A space probe operated by NASA captured a minor solar eruption on video in unbelievable details. The NASA’s Solar Dynamics Observatory (SDO) filmed the event on August 13th during a two-hour period, showing the solar flare rising and then falling back into the Sun.
A minor solar eruption is challenging to observe, mainly if it takes place in the middle part of the Sun. However, it could be an observable event if it happens along the sun’s edge, also called limb. While such a solar flare is unseeable with the naked eye, the SDO’s extreme ultraviolet camera managed to capture it on video.
“Certain wavelengths either do not make it through Earth’s atmosphere or cannot be seen by our eyes, so we cannot use normal optical telescopes to look at the spectrum,” explained Dean Pesnell, the project scientist at the NASA’s Solar Dynamics Observatory (SDO).
The NASA’s Solar Dynamics Observatory (SDO) captured a minor solar eruption in unbelievable details
The Sun is a fireball of gas composed mostly of hydrogen and helium. At its peak, our star ejects plasma at speeds higher than 540,000 kilometers per hour and at distances that are a few times larger than the Earth’s diameter.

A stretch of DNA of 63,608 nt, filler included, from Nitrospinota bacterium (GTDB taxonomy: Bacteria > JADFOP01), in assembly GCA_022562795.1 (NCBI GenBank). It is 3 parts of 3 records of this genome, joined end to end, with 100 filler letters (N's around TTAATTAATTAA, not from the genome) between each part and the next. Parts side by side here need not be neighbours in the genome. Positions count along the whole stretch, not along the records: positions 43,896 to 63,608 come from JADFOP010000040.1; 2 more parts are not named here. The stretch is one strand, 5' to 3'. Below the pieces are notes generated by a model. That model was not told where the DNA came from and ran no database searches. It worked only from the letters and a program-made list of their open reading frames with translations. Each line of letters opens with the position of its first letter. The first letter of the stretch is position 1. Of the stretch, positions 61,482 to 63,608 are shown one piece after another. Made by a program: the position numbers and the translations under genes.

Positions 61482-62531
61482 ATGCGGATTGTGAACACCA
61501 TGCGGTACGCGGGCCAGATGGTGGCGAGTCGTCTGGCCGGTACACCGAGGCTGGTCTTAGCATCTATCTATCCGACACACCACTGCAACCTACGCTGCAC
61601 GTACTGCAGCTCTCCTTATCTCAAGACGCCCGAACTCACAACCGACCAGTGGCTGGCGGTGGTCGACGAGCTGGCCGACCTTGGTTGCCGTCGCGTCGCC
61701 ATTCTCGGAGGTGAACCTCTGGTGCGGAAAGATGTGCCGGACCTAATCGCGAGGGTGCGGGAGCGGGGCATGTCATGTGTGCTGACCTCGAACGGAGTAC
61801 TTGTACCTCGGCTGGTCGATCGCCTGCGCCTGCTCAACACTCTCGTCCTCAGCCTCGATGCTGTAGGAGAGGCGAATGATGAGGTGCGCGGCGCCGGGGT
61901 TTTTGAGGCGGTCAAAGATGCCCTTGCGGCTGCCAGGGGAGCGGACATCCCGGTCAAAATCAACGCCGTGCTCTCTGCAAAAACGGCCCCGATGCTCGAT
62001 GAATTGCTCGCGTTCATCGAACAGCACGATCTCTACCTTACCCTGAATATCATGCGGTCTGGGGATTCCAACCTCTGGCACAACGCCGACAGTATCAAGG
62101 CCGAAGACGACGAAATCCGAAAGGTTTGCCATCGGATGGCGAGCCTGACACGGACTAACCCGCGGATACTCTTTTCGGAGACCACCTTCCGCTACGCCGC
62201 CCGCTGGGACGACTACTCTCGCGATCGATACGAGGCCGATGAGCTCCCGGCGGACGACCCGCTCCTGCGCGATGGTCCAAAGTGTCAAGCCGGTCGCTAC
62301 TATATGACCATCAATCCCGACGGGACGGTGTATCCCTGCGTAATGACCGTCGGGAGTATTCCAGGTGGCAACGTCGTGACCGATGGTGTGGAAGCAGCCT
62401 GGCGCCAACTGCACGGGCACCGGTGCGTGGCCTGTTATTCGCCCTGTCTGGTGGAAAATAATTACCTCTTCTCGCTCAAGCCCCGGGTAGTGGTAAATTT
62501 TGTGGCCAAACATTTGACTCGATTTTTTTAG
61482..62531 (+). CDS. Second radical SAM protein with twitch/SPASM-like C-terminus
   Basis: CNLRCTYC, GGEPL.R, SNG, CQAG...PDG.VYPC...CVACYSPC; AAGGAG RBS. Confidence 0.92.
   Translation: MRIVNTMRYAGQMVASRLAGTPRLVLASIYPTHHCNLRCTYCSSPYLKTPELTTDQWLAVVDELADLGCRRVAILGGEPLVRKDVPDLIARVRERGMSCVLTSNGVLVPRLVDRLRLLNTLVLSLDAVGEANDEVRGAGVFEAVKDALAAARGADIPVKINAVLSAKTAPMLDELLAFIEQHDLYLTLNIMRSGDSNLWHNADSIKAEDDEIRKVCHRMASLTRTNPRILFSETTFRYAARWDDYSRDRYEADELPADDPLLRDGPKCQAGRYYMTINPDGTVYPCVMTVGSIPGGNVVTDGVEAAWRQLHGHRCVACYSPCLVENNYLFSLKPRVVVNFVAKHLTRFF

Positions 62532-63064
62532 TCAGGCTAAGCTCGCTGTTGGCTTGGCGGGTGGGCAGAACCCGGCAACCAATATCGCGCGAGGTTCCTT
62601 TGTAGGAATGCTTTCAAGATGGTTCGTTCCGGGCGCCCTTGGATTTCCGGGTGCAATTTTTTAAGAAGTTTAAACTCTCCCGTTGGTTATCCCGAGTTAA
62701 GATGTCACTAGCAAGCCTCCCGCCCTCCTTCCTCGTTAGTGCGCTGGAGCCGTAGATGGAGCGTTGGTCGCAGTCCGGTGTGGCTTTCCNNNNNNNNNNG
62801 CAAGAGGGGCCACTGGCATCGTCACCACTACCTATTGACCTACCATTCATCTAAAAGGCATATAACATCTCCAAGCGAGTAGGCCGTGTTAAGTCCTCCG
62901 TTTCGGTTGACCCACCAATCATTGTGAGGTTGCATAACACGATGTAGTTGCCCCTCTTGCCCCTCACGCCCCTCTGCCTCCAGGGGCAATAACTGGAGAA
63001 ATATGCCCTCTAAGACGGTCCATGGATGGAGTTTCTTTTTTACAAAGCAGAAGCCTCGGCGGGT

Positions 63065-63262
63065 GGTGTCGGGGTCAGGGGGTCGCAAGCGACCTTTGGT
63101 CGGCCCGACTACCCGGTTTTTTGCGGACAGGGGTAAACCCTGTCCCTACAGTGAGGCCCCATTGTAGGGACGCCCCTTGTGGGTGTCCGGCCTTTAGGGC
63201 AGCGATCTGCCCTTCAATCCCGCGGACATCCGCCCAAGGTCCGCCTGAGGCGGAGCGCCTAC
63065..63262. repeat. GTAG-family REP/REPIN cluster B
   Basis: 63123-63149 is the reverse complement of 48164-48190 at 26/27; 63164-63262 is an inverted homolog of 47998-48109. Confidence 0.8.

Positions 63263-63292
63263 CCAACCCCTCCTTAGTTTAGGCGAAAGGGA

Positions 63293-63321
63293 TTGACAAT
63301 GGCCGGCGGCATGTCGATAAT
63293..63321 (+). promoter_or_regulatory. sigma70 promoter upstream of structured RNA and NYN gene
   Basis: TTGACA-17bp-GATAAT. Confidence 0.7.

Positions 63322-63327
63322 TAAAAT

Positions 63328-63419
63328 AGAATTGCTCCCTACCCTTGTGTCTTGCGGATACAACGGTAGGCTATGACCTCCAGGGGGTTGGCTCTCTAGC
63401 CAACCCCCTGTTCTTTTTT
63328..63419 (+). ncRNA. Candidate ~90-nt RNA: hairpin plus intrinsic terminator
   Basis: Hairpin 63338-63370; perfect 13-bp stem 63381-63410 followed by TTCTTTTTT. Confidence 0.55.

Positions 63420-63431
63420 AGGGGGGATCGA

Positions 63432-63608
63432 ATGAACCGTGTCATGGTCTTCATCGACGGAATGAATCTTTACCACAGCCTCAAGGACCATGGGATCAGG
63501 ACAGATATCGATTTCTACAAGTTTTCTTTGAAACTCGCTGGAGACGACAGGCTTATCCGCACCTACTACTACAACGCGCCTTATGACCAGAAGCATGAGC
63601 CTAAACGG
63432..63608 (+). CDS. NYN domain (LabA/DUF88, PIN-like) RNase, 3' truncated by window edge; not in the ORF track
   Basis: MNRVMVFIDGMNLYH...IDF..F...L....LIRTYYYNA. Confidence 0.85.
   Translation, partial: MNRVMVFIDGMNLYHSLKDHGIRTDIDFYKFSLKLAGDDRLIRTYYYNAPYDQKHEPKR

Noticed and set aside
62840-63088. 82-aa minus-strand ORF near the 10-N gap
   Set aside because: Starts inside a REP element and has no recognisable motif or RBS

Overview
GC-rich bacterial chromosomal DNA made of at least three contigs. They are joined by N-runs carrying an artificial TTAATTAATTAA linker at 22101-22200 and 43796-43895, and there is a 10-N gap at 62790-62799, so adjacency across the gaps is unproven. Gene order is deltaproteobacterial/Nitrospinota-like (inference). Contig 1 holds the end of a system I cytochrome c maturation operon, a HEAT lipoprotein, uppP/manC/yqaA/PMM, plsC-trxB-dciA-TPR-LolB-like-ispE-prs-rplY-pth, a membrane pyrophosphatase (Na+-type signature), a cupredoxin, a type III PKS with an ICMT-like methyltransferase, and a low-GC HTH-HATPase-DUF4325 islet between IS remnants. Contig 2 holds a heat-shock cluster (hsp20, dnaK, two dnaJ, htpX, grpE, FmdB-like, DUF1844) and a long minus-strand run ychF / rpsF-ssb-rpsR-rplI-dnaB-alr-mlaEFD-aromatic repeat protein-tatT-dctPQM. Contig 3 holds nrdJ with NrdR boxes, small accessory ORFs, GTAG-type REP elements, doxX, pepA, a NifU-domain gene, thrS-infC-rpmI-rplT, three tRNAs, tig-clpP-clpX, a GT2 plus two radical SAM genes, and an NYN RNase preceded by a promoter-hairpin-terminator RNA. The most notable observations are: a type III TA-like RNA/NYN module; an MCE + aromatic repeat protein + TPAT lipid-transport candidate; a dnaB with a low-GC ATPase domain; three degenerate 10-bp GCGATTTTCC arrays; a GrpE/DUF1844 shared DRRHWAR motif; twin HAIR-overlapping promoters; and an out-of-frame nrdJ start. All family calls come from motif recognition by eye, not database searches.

Besides, NASA’s SDO, launched in February 2010, has the mission to explore the Sun’s influence on our planet and help scientists learn more about the solar atmosphere.
Furthermore, the NASA’s scientists hope that they could come up with reliable models to predict when strong solar coronal mass ejections occur, which are massive emissions of plasma from the Sun’s corona. Also, they hope to forecast when powerful solar storms, formed by highly charged particles and radiations, take place.
But, for the moment, the NASA’s Solar Dynamics Observatory captured on video, in unbelievable details, a minor solar eruption which took place on August 13th.
Jasmine holds a Master’s in Journalism from Ryerson University in Toronto and writes professionally in a broad variety of genres. She has worked as a senior manager in public relations and communications for major telecommunication companies, and is the former Deputy Director for Media Relations with the Modern Coalition. Jasmine writes primarily in our LGBTTQQIAAP and Science section.